Leaders at Hill Air Force Base cut the ribbon for a new $15 million software support facility at a Sept. 2 ceremony.
The new facility, affectionately called TINA, or Trailer in the North Area, will be home to teams from the 309th Software Engineering Group, whose mission is to develop and deliver warfighter capability via weapon systems software, one of the base’s top strategic priorities.
Brig. Gen. Richard Gibbs, Ogden Air Logistics Complex commander, said he was excited about the facility and how it will impact the group’s software development and integration.
“It’s absolutely incredible work that’s being done in the SWEG and a facility like this is just leaps and bounds of what we’ve had in the past,” Gibbs said. “This building will be a great asset for the SWEG and I’m looking forward to what it will bring.”
Jim Diamond, director of the 309th SWEG, said the software teams are spread out among 14 buildings, all of which are nearly full, so TINA will provide much needed space for members of the group, which includes 2,100 engineers, technicians, computer scientists, cyber security specialists, information technologists, configuration managers and expert support personnel.
“SWEG is on an amazing journey of continuing to push the boundaries of software development to keep our aircraft weapons systems relevant, but we’re also pushing the physical boundaries of our buildings,” said Jim Diamond, director of the 309th SWEG. “TINA brings much needed additional facility space for our group.”
The 72,000 square-foot building is specifically designed for software development and integration and offers a state-of-the-art work area for employees. It is comprised of 108 interconnected trailers with four bays with flexible classification configurations, with 450 seats, 32 offices and 18 conference rooms. It also includes two commons areas with decompression space, outdoor atriums, and “funky color schemes.”
“The structure of the building has bridged the gap between the stodgy, austere functionality of yesterday’s Air Force buildings, with bright, collaborative work spaces and color schemes representative of Willy Wonka if he had a software factory,” said Enos Cummings, 309th SWEG’s director of engineering.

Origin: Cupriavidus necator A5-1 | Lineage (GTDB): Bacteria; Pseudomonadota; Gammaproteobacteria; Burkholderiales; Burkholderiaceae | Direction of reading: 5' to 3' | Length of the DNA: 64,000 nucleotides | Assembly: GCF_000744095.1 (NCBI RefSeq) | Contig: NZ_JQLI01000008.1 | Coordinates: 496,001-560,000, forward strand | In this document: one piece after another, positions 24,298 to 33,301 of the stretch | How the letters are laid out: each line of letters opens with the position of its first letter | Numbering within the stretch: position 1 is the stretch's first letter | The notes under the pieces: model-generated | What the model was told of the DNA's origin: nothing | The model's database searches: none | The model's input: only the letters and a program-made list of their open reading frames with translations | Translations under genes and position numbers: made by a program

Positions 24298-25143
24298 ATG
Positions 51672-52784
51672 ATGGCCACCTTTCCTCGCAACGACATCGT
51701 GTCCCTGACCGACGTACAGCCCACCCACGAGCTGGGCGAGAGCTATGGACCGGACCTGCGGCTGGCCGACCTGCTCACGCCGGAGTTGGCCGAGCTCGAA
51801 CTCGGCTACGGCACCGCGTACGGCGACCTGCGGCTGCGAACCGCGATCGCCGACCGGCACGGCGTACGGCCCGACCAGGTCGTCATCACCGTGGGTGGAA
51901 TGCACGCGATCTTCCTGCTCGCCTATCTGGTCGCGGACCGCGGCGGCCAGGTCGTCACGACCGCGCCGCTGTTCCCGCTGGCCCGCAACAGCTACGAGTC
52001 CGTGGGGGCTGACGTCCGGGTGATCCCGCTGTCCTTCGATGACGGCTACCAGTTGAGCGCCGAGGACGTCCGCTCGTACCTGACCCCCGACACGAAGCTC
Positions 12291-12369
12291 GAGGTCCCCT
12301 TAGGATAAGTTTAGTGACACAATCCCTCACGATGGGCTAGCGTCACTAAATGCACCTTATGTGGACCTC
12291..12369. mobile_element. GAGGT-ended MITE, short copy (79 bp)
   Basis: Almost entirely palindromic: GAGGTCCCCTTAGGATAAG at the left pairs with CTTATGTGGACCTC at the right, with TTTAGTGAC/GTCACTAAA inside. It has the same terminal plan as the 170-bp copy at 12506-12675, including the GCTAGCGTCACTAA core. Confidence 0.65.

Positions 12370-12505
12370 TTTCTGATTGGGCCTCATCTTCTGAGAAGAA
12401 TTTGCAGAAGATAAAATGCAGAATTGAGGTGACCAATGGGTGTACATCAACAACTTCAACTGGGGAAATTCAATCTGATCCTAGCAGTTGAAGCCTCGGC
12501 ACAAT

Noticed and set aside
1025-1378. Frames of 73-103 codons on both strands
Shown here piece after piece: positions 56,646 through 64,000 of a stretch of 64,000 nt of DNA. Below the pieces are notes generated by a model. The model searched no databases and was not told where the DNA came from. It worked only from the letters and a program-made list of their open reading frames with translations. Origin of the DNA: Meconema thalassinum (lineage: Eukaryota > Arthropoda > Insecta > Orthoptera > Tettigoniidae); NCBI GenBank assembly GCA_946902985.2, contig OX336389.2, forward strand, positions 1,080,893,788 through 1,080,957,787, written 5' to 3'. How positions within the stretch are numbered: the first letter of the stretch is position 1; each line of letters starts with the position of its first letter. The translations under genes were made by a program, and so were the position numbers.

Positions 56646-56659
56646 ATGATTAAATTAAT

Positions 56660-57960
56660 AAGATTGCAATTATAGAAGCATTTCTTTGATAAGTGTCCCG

Due to the increasing software-intensive nature of modern weapons systems, the new facility was necessary to sustain the increasing workload, as well as attract and retain top software engineers.
“We’re trying to build a software campus, and this is a big part of that growth and will help us attract STEM professionals who we feel will be attracted to the work being done in this facility,” Cummings said. “The open spaces and work areas are designed to promote collaboration and agile software production, but the building was also designed to help retain SWEG’s technical talent, the heartbeat of the group.”
Leadership said software development is dynamic and always changing, so having a state-of-the-art facility designed with open spaces is a big leap forward and will help Hill be more competitive in attracting top software developers and engineers from Utah and around the country.
“As you look at the open architecture, the campus we’re ultimately trying to design and implement is all about the people that work here, and enabling their creative juices and the speed in which we need them to operate,” Gibbs said.